The battle for the sixth d-spot should be a fierce one. Hagg was in the lineup for the entirety of the Flyers 9-game win streak at the end of the regular season. He was routinely outshot and outchanced, but somehow churned out a ridiculous 105.8 PDO (team shooting percentage + save percentage when Hagg is on the ice), which is literally third in the league for players with at least 400 5-on-5 minutes. HE FRIGGIN' LEAD THE LEAGUE IN LUCK! Like what? Now the question is do you try and ride that bender that hasn't been going strong for four months. For what it's worth, Hagg was at fault for both 5-on-5 goals the Flyers allowed in the round robin, with one going off his skate and the other being tipped it by a player he couldn't box out.

Shayne Gostisbehere had a nightmare year, scoring just 12 points in 41 games and failing to drive play, something he was at least decent at in his first two down seasons of his career. He may never be the same player that almost won the Calder in 2016 or received Norris votes in 2018, but if he can be the Gostisbehere that showed up against the Lightning (80.01% xGF, two assists), watch out. A dynamite third pair is the only thing the Flyers haven't had yet this season, and on paper, Gostisbehere and Braun should fit together perfectly. It hasn't worked out that way yet, but maybe they're just saving their best for the most important part of the season. With a cap crunch impending, it may truly be now or never for the Ghost.

Philadelphia Wins If: They just keep rolling. While their superstars were just fine offensively during the round robin, the Flyers are an extremely close team that is buzzing in all areas. They don't have any major weaknesses thanks to extremely great forward depth (when everyone is healthy, there's a fierce battle for the last lineup spots). An elite defensive team with the elite forward talent the Flyers have is a tough matchup for anyone. Carter Hart may be young, but he's been in big moments before and hasn't skipped a beat. His great play in the round robin (especially against Tampa Bay - 1 goal allowed on 2.05 expected) alleviates any concern.

Montreal Wins If: The Habs are going to have to grind out the Flyers if they want to win this series. Montreal just doesn't have the high-end talent to out-skill Philly. The problem for them is that the Flyers are great at wearing down opponents with their forecheck and tenacity, as Alain Vigneault (former Canadiens head coach) has done a great job rolling four lines and three pairings. But the Canadiens also have a deep and balanced forward core. Much like the Flyers, they took Pittsburgh to task with some of their bigger names (Max Domi, Tomas Tatar, Brendan Gallagher, Philip Danault) failing to light the lamp, which is both concerning and intriguing.

Of course, Montreal's biggest x-factor is Carey Price. Though the stats say he isn't the best goalie in the world anymore, a lot of players still think he is, and sometimes perception can become reality. Price's .947 save percentage leads everyone so far in the playoffs, as he stopped an impressive 4.07 goals above average. Granted, he was just average during the regular season (.909 save percentage, -1.31 goals saved above average), so we'll see if this is just a hot streak or a true return to form.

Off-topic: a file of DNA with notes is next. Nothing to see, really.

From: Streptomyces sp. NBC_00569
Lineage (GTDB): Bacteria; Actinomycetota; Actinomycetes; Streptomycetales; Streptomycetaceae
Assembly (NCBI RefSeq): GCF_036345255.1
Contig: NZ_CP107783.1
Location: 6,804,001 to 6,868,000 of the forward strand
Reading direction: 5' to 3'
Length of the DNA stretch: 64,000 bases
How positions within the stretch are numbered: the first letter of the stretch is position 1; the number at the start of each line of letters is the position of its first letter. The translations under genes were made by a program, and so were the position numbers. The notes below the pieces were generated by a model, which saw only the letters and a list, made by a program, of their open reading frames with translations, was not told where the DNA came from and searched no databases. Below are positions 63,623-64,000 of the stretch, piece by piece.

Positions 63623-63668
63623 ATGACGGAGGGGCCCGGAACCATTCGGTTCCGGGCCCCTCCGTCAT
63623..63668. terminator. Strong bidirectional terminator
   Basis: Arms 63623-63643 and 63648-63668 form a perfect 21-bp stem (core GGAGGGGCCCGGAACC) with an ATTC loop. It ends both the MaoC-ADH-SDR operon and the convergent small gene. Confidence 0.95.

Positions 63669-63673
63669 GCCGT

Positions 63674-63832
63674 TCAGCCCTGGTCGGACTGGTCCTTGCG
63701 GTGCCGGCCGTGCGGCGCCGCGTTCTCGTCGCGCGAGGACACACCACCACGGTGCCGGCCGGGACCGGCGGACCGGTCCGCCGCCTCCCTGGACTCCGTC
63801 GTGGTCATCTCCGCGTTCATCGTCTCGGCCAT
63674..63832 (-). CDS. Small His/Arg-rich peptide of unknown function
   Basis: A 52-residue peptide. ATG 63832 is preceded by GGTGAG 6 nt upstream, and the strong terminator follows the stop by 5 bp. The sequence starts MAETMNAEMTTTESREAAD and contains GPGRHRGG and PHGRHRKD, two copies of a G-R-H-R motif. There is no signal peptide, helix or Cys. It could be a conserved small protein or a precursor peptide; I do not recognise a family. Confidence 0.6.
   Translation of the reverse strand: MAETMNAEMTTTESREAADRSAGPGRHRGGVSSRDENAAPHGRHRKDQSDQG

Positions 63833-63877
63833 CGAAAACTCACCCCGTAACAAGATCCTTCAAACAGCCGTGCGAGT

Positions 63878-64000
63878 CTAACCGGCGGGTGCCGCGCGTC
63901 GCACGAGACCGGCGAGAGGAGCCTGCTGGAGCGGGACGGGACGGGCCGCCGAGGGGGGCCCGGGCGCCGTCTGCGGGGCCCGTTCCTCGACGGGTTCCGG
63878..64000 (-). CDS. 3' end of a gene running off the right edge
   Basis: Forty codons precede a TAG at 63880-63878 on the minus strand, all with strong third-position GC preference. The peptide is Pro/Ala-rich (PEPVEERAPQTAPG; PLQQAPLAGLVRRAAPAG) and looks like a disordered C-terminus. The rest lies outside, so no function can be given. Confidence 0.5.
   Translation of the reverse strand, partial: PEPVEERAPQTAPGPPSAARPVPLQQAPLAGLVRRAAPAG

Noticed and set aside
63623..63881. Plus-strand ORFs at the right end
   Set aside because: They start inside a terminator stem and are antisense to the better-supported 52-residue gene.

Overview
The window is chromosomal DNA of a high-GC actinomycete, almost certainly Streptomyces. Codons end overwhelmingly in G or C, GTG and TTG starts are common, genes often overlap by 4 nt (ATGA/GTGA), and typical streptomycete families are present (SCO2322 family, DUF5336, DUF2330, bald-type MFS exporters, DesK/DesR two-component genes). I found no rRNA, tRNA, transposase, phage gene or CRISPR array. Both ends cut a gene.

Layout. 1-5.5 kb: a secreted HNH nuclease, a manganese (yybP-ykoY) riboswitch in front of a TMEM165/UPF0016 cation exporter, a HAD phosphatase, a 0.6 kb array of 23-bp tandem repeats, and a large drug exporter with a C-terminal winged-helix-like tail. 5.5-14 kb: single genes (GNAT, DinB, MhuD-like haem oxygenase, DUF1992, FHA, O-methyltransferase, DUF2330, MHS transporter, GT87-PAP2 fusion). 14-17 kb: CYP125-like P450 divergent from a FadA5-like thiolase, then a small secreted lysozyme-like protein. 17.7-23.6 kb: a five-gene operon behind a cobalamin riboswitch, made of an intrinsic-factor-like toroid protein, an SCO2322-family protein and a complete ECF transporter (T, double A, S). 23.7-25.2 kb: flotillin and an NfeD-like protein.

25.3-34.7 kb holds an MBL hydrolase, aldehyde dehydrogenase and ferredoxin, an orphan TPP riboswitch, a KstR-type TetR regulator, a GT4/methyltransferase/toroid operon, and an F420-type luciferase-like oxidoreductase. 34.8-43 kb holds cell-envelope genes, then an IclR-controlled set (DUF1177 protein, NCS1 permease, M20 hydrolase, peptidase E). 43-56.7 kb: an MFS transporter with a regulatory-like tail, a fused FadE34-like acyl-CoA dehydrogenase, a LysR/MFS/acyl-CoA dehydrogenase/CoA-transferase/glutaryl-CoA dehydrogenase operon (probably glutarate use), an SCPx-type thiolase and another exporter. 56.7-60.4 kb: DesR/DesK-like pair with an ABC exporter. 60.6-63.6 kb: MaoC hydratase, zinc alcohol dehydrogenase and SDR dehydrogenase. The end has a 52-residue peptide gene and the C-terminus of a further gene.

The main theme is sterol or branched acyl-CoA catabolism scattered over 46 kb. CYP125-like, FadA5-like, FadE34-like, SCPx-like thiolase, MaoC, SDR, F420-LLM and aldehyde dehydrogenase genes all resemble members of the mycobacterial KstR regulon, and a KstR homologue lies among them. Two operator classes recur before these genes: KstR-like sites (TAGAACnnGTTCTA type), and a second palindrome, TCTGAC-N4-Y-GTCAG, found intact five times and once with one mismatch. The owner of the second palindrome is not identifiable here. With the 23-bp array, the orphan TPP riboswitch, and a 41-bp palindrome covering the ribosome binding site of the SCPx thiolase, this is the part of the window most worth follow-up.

Montreal's defense has a great foundation, but things are a little sketchy behind Weber and Petry. Up front, youngsters Nick Suzuki and Jesperi Kotkaniemi are they key. If Montreal is able to get away with them as their top two centers, the Flyers may have a hard time handling the Habs from a match-up standpoint.

Injury Report: This is one area where the Habs have the Flyers beat. Only depth center Jake Evans is out for Montreal. Michael Raffl suffered a serious-looking injury against Boston, and Alain Vigneault said he'll "be out a while." Of more significance, the Flyers third leading scorer Jakub Voracek was unfit to play in Philly's final round robin game Saturday. He's officially a game-time decision for Game 1, but he did tell the media that he feels fine. And Oskar Lindblom won't be ready until September at the earliest, so he won't be available for this series.

The Pick: I've always considered a "normal" playoff series, especially one seed vs. last seed, to be the favorite wins the first two, the underdog wins Game 3, and the favorite restores order and wins the next two. That's exactly the pattern the 2010 series between these two clubs played out (in 2008, the Flyers lost Game 1 and took the next four).

In a year full of the unordinary, the most unordinary thing to happen would be something ordinary. My official prediction isn't that this series will follow the aforementioned cadence. But it is that the Philadelphia Flyers will win their first playoff series since 2012, and first since I became a fan in 2014, in five games.

Oddly Specific Prediction (credit for this idea goes to Down Goes Brown): One or more Flyers score three plus points in at least half of the games in this series.

*Advanced Stats via Naturalstattrick.com